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 Beware the patent trolls


Do you have a great idea you're working on? Perhaps something you are just about ready to release? Beware the patent trolls; they are lurking and waiting for a tasty feast!

The World Wide Web in relation to ecommerce, online applications and services is still in its infancy. It is still very much a fertile ground for innovation and will be for a long time to come. 

There are many new ideas, processes, designs and inventions yet to be seen. But just because they haven't been seen, it doesn't mean the concepts aren't already "out there" - and patented.

First of all, what is a patent? 

A patent is a government issued license that gives the holder exclusive rights over an innovation. In the USA, I believe that most patents are valid for 20 years from the date on which the application for the patent was filed. It's a very long time, especially when the fast pace of development of the Internet is taken into account; it's an eternity. An old patent can have huge ramifications on technology that becomes popular, especially if that technology is released by a person or company who is not the patent holder.

Patents can be bought and sold or the patented invention licensed to others for use - it's a great way for inventors to make some cash, nothing wrong with that. 

What is a patent troll?

The complications arise when Patent Trolls come into play. These are companies that buy up patents left, right and center.. and then, like the mythical creature; wait for a victim.

The term Patent Troll was coined by an Intel executive who was fed up at the time with some companies whom he felt were suing Intel for patent infringement in a predatory, frivolous or opportunistic way. 

The amusing thing is that same executive is now reportedly a partner in a patent licensing firm that is labeled by some as engaging in patent trolling.

The purchase of patents as the basis of a company isn't reprehensible in itself, it's how some of those companies go about exercising their legal rights which is a little on the nose.

The trolling strategy

Let's say you come up with what you believe to be an innovative ecommerce process or application; you haven't seen it in production anywhere. It's exciting, you can't wait to launch it, so you steam ahead with development and roll it out. All is quiet from the Patent Trolls at this stage, even though they are aware of you - but you not of them. At this point, you still honestly believe your innovation to be orginal.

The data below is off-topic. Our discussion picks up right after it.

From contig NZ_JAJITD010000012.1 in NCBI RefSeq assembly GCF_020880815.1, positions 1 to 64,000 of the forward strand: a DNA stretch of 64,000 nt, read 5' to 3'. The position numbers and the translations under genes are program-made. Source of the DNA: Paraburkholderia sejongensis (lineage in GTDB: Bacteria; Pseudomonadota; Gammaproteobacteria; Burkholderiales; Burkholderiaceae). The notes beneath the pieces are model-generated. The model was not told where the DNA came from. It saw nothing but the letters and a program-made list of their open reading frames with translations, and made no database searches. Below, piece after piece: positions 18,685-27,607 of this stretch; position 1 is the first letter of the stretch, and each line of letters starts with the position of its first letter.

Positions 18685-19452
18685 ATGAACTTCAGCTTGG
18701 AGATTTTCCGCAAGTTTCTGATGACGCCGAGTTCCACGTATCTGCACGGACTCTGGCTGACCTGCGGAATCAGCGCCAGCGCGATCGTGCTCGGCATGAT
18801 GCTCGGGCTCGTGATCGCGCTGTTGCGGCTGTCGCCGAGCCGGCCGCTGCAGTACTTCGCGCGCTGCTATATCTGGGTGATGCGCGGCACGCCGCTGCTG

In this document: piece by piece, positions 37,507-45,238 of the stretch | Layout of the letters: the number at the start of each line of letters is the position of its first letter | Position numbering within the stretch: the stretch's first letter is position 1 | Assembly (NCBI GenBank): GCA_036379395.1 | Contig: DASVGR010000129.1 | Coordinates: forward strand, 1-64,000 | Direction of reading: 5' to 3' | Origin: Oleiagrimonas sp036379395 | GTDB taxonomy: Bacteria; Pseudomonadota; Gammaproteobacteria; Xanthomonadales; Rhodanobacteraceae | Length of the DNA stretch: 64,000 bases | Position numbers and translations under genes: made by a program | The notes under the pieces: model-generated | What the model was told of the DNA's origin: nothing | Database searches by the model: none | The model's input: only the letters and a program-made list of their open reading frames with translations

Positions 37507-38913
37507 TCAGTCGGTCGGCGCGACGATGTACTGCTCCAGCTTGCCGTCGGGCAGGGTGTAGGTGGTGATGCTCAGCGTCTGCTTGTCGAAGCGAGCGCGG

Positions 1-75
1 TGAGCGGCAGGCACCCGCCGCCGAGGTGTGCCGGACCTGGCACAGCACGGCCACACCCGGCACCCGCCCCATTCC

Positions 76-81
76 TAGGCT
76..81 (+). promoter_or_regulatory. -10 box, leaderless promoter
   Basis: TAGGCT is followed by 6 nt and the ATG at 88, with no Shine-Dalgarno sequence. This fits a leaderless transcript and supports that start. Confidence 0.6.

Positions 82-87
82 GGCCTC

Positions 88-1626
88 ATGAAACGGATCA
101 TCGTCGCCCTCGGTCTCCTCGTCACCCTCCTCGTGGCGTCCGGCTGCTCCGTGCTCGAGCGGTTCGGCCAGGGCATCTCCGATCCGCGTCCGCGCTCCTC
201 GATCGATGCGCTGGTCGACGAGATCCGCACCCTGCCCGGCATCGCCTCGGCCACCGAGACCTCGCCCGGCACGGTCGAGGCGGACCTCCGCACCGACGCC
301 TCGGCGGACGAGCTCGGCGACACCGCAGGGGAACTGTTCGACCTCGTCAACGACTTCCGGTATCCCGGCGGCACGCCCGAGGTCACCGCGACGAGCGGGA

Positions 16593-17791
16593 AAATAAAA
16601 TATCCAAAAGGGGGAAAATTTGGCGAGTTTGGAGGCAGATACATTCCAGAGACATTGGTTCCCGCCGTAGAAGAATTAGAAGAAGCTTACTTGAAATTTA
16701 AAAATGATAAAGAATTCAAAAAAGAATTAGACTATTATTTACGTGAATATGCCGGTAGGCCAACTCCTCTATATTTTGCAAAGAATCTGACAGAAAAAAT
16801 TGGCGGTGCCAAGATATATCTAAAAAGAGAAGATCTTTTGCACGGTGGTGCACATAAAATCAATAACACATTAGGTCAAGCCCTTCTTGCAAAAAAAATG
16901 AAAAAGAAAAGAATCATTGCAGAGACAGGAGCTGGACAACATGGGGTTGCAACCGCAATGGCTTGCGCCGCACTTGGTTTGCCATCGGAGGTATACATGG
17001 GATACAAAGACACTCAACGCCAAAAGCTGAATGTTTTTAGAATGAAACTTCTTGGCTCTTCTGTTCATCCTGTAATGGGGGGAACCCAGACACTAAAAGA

Time passes - your process or application becomes very popular, you become the darling of the media, investors dive in and throw money at you and then bam! The Patent Troll strikes, demanding huge royalties to be paid or you risk a lengthy, nasty and very expensive legal battle - with the real danger of losing it. Defending a patent suit is not for the faint-hearted or shallow pocketed.

Again, by Patent Trolls, I'm not referring to companies who are just defending an invention they own, or one they fully intend on putting into production or an idea they wish to sell/license; I'm referring to those who buy up patents and "hide" them for the express purpose of demanding unrealistic royalties or for opportunistic litigation. It's somewhat of a gray area. 

You've probably also seen the stories of companies threatening legal action against anyone utilizing a commonly used technology. Here's an example of a Patent Troll - I remember a few years ago that a company was doing the rounds demanding licensing fees from other companies which used hyperlinks; which it stated infringed on their patent. Crazy, but true. Imagine if it had succeeded?

Microsoft stated last year that they spend close to US$100 million a year defending themselves against an average of 35 - 40 patent lawsuits at any given time. I'm not saying that perhaps all those lawsuits are unjustified; it's just to give an indication of how big an issue it can be.

With around 1.9 million inventions under active patent in the United States, a "new" idea can very often be old news - it's just that the patent owner (who often isn't the original inventor) hasn't bothered to put their invention into production and market it. 

Researching and filing patents

So you've decided you wish to avoid the patent trolls - what next? You can use some of the databases listed below; but the more I looked into this area, the more I saw it littered with minefields for the inexperienced. The bottom line is, if you want to be really sure, and even then it still won't totally protect you against litigation from vultures and nutters; hire a lawyer that specializes in the field. 

It's also a very wise move to file patents for your own innovations and inventions. Links to filing patents in particular regions can also be found below. Again, it appears to be a very complex process and as such, you're probably best getting one of those lawyer thingies. All this legal mumbo jumbo really takes the shine out of invention and entrepreneurialism doesn't it? 

Patent research resources

Patents.com 
European Patent Office

German Patent and Trademark Office
IP Australia
Japan Patent Office
UK patent office
US Patent and Trademark Office
World Intellectual Property Organisation

Another interesting resource is Free Patents Online. It provides free patent searching, with features such as PDF downloading, search management functions and collaborative document folders. Free Patents Online also provides  professional customized services.

Michael Bloch
Taming the Beast
http://www.tamingthebeast.net 
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